Cocaine and Psychiatric Symptoms
Primary Care Companion J Clin Psychiatry 1999;1(4):109-113
© Copyright 2015 Physicians Postgraduate Press, Inc.
Background: Cocaine is an addictive drug
that produces numerous psychiatric symptoms, syndromes, and
disorders. The symptoms include agitation, paranoia,
hallucinations, delusions, violence, as well as suicidal and
homicidal thinking. They can be primary to the drug's effect or
secondary to exacerbation of comorbid psychiatric disorders.
Data Sources: A computerized literature search
was conducted using MEDLINE to identify reports of psychiatric
symptoms secondary to cocaine use. Additional reports were found
via bibliographies of various published reports.
Data Synthesis: The use of cocaine in the
"crack" form is often associated with more frequent and
intense symptoms. Paranoia occurs in 68% to 84% of patients using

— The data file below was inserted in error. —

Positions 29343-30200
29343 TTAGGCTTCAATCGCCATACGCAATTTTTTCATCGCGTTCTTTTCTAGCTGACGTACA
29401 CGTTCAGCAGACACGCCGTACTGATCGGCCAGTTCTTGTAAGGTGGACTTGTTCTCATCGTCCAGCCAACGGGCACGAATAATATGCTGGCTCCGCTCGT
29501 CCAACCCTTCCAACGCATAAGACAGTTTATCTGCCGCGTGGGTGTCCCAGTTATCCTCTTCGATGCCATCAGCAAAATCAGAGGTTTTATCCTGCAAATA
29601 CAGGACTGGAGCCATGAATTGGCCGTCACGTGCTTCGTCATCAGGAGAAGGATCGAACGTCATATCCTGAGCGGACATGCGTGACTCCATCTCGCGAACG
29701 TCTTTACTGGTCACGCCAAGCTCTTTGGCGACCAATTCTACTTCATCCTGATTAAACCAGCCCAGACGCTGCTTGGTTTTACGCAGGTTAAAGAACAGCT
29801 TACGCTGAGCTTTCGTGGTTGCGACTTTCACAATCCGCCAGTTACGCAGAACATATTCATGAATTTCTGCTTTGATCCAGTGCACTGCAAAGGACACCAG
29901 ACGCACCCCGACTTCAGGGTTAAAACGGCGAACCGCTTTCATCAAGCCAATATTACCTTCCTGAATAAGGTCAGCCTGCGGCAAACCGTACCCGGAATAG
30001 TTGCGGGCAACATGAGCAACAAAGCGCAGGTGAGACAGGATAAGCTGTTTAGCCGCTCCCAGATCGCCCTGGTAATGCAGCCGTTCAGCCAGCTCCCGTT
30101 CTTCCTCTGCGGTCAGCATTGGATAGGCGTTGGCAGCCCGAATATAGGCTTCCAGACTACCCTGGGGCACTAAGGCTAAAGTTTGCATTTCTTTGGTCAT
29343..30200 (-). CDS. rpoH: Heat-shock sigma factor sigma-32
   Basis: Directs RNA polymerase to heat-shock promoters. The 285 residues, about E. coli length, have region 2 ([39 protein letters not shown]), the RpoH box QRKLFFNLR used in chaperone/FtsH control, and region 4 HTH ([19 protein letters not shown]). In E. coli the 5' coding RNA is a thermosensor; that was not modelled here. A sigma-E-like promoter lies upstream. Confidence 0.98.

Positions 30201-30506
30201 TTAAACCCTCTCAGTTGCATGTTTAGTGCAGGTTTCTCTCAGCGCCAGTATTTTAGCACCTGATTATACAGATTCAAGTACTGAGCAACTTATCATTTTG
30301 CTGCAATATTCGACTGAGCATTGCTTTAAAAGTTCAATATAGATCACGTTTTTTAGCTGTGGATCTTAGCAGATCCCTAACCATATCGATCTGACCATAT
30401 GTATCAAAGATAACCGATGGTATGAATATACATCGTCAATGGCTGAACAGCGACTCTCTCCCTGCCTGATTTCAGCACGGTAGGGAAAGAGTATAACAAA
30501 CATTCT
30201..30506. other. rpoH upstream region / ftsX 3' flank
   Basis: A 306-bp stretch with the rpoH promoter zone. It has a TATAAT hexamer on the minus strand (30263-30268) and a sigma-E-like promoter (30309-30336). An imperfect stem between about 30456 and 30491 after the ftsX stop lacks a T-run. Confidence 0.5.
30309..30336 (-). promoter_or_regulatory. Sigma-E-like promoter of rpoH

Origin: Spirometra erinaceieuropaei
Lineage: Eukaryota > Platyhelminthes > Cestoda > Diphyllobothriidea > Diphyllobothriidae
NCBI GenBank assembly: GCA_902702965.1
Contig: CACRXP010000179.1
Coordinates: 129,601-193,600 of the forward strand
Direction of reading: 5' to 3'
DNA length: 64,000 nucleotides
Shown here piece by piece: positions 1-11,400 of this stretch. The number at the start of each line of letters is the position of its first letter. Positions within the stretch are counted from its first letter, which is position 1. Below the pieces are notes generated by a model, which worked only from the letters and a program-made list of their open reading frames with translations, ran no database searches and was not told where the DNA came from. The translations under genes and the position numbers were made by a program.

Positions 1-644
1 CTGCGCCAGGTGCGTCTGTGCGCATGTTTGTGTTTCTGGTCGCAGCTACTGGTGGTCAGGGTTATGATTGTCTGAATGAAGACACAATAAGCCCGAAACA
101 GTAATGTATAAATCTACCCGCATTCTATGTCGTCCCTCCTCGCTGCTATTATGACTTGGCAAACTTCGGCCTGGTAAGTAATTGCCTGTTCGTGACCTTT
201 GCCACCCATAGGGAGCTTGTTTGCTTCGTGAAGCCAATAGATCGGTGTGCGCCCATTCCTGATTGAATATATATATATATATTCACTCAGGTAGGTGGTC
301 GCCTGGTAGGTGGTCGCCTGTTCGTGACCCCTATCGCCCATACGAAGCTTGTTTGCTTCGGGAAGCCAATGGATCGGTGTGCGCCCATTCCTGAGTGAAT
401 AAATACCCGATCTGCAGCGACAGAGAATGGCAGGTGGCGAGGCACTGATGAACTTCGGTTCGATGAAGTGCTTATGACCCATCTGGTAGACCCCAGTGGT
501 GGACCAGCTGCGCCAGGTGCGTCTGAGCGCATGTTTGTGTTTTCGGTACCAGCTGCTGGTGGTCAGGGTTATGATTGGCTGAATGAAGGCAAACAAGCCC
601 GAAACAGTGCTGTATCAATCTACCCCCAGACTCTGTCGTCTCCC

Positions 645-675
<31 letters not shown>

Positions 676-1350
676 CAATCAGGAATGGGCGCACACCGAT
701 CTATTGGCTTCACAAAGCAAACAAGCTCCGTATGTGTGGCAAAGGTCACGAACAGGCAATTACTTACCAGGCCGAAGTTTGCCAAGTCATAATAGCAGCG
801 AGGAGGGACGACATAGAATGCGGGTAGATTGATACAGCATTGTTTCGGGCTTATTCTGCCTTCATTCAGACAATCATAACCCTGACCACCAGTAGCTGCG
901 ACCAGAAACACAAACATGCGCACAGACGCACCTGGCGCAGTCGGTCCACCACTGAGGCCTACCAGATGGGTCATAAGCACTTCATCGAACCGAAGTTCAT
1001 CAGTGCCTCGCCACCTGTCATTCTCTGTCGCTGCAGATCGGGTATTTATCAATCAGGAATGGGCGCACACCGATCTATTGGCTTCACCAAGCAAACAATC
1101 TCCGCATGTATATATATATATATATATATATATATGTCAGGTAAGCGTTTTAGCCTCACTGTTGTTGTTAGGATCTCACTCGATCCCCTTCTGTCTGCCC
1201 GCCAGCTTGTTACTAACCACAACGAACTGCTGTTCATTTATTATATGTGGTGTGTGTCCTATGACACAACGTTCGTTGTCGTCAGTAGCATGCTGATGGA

cocaine. Cocaine-related violent behaviors occur in as many as
55% of patients with cocaine-induced psychiatric symptoms.
Homicide has also been associated with cocaine use in as many as
31% of homicide victims. In suicide, cocaine has been found to be
present in as high as 18% to 22% of cases. Many patients with
cocaine dependence have also been found to have a comorbid
Conclusion: Cocaine can produce a
spectrum of psychiatric symptoms with which primary care
practitioners need to be familiar. Comorbid psychiatric disorders
are frequent in patients with cocaine use disorders and can
worsen with cocaine use. Nonaddictive medication may be necessary
to treat comorbid conditions such as anxiety and depressive
disorders. Primary care practitioners need to be familiar with
the treatment programs for patients with cocaine use disorders so
appropriate referral can easily take place and follow-up care can
be understood and maintained.